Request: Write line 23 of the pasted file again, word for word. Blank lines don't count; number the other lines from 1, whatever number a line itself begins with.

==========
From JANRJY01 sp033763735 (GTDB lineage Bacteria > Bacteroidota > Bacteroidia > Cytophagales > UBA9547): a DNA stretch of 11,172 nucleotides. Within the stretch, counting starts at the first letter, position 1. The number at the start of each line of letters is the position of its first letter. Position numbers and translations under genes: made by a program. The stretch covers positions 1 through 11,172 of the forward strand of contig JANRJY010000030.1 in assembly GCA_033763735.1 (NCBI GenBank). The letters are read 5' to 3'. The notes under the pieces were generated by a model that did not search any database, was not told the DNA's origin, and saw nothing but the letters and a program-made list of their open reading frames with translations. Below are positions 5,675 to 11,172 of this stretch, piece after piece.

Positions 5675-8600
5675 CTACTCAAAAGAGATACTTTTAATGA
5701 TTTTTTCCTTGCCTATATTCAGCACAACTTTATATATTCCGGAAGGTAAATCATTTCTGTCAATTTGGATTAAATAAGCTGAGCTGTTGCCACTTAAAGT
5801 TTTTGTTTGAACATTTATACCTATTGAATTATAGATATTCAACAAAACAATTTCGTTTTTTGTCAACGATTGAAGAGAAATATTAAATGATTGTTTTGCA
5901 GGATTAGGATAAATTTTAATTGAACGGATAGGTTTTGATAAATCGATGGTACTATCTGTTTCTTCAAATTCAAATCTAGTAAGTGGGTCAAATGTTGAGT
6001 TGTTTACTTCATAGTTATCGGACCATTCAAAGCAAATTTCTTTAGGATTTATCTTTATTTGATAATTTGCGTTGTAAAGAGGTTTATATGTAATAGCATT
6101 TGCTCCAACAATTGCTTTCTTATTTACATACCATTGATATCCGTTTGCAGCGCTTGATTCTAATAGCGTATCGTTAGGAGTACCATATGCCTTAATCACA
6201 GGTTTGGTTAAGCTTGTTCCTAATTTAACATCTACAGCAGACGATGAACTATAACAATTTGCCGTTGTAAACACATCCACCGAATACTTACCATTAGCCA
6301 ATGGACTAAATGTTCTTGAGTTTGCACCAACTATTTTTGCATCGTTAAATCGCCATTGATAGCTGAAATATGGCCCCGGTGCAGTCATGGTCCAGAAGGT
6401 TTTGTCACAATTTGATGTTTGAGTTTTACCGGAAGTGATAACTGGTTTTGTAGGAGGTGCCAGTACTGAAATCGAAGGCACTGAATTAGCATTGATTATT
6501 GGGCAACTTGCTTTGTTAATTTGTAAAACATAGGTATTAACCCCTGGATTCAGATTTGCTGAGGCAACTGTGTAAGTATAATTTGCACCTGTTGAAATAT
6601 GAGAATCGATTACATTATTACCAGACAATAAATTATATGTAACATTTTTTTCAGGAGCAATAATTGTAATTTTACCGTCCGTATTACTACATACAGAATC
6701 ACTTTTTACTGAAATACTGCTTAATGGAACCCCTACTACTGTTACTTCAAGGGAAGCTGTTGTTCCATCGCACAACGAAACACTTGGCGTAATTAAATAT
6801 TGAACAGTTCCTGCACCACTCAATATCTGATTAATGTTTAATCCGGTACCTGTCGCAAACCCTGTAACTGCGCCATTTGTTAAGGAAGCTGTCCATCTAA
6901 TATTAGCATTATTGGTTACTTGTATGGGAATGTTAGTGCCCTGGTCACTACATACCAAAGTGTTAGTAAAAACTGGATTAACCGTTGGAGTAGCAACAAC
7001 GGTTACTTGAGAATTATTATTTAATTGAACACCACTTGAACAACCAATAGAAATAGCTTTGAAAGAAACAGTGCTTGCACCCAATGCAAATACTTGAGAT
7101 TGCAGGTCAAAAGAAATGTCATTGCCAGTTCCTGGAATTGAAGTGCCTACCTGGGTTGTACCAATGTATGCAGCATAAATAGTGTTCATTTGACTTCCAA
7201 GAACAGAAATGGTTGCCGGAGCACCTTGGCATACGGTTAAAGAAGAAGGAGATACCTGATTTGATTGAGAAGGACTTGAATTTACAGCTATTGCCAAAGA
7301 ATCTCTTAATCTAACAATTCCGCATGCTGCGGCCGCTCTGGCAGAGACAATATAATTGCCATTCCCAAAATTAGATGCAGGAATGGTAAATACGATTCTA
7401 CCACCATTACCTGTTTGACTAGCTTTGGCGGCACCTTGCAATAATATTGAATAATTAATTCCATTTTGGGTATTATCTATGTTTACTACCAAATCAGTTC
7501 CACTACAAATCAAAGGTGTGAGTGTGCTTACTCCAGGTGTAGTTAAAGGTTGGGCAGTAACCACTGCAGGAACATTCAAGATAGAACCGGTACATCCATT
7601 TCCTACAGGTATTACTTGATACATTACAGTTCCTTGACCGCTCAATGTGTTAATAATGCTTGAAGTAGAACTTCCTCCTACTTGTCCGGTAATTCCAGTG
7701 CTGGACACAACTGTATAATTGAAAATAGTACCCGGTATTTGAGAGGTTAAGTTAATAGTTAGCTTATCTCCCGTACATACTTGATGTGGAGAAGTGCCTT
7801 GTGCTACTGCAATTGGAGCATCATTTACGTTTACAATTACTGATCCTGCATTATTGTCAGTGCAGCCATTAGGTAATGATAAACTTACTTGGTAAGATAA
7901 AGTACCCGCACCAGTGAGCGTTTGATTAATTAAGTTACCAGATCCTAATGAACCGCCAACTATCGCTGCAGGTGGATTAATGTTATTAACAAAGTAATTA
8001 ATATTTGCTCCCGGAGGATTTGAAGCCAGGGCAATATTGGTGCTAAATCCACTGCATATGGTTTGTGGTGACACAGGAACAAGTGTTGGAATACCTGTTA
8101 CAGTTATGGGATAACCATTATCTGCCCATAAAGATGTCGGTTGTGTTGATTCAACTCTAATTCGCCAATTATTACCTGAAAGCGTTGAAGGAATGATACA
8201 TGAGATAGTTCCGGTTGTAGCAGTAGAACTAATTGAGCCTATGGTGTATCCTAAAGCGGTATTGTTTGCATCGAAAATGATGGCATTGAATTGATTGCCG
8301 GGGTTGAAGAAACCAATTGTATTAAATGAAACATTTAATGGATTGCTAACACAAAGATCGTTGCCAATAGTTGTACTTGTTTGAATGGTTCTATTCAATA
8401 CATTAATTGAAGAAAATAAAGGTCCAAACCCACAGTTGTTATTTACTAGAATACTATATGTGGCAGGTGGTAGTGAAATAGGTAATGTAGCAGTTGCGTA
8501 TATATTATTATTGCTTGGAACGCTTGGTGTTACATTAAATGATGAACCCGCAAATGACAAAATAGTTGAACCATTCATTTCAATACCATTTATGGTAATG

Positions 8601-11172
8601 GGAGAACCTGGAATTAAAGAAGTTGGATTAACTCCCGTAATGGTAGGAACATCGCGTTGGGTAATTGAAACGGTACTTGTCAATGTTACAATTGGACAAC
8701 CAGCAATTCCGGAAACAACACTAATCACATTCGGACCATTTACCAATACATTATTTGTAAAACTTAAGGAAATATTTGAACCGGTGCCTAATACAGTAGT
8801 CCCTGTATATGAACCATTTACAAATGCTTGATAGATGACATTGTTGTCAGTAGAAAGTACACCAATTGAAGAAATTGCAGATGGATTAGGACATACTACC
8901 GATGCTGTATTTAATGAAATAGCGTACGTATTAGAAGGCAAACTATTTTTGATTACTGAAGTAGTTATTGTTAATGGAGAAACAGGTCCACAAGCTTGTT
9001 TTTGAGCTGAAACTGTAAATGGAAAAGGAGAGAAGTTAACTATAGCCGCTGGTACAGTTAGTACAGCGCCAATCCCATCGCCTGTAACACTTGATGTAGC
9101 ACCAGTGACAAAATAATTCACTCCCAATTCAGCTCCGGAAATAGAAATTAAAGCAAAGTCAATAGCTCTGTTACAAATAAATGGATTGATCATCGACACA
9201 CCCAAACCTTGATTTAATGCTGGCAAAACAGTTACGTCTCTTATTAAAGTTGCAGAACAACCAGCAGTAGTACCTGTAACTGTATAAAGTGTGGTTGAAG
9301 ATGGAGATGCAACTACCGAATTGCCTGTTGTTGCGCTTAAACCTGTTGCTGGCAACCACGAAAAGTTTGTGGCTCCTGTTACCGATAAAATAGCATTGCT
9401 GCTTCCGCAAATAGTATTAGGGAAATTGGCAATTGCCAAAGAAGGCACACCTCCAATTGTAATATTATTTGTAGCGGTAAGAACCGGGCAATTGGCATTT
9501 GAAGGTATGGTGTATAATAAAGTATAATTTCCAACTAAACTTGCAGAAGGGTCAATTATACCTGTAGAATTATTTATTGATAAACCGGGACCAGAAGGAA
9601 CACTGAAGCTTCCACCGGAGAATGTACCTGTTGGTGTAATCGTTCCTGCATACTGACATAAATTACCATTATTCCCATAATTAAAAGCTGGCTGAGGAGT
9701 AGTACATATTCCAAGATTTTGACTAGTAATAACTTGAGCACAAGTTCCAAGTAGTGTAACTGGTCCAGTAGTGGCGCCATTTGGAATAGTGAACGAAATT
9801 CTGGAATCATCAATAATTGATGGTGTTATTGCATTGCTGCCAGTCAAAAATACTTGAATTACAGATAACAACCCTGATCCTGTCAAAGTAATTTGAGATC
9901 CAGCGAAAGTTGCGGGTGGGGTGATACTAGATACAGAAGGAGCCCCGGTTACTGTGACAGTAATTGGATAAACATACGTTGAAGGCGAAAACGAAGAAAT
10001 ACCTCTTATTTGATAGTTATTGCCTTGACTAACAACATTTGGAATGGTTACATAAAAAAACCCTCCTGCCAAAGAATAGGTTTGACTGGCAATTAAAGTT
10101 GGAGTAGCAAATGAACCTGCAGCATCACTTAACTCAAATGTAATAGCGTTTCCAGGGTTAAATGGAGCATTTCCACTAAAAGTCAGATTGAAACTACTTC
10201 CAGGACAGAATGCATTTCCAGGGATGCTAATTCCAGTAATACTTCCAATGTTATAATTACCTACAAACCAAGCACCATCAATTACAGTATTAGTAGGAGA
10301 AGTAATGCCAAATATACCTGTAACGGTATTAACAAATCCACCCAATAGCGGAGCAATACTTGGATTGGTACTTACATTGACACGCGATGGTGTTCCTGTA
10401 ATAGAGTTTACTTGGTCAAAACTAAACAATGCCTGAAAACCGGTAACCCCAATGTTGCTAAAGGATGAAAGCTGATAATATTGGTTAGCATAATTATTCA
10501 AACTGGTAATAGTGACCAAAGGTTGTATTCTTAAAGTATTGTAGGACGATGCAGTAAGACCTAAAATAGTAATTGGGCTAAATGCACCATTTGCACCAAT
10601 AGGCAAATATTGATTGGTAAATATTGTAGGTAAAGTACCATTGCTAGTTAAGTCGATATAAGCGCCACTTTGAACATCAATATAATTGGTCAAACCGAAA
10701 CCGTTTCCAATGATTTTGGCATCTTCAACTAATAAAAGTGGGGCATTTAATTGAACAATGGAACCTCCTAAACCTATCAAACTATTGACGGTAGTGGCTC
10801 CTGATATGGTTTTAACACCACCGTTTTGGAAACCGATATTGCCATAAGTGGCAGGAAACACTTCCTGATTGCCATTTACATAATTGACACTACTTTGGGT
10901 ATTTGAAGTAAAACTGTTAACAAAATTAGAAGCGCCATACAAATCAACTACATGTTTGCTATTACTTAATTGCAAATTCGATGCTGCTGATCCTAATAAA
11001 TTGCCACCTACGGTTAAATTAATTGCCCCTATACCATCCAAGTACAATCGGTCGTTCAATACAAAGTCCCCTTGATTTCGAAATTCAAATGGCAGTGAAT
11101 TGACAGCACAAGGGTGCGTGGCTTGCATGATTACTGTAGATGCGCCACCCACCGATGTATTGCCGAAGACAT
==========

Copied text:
7601 TCCTACAGGTATTACTTGATACATTACAGTTCCTTGACCGCTCAATGTGTTAATAATGCTTGAAGTAGAACTTCCTCCTACTTGTCCGGTAATTCCAGTG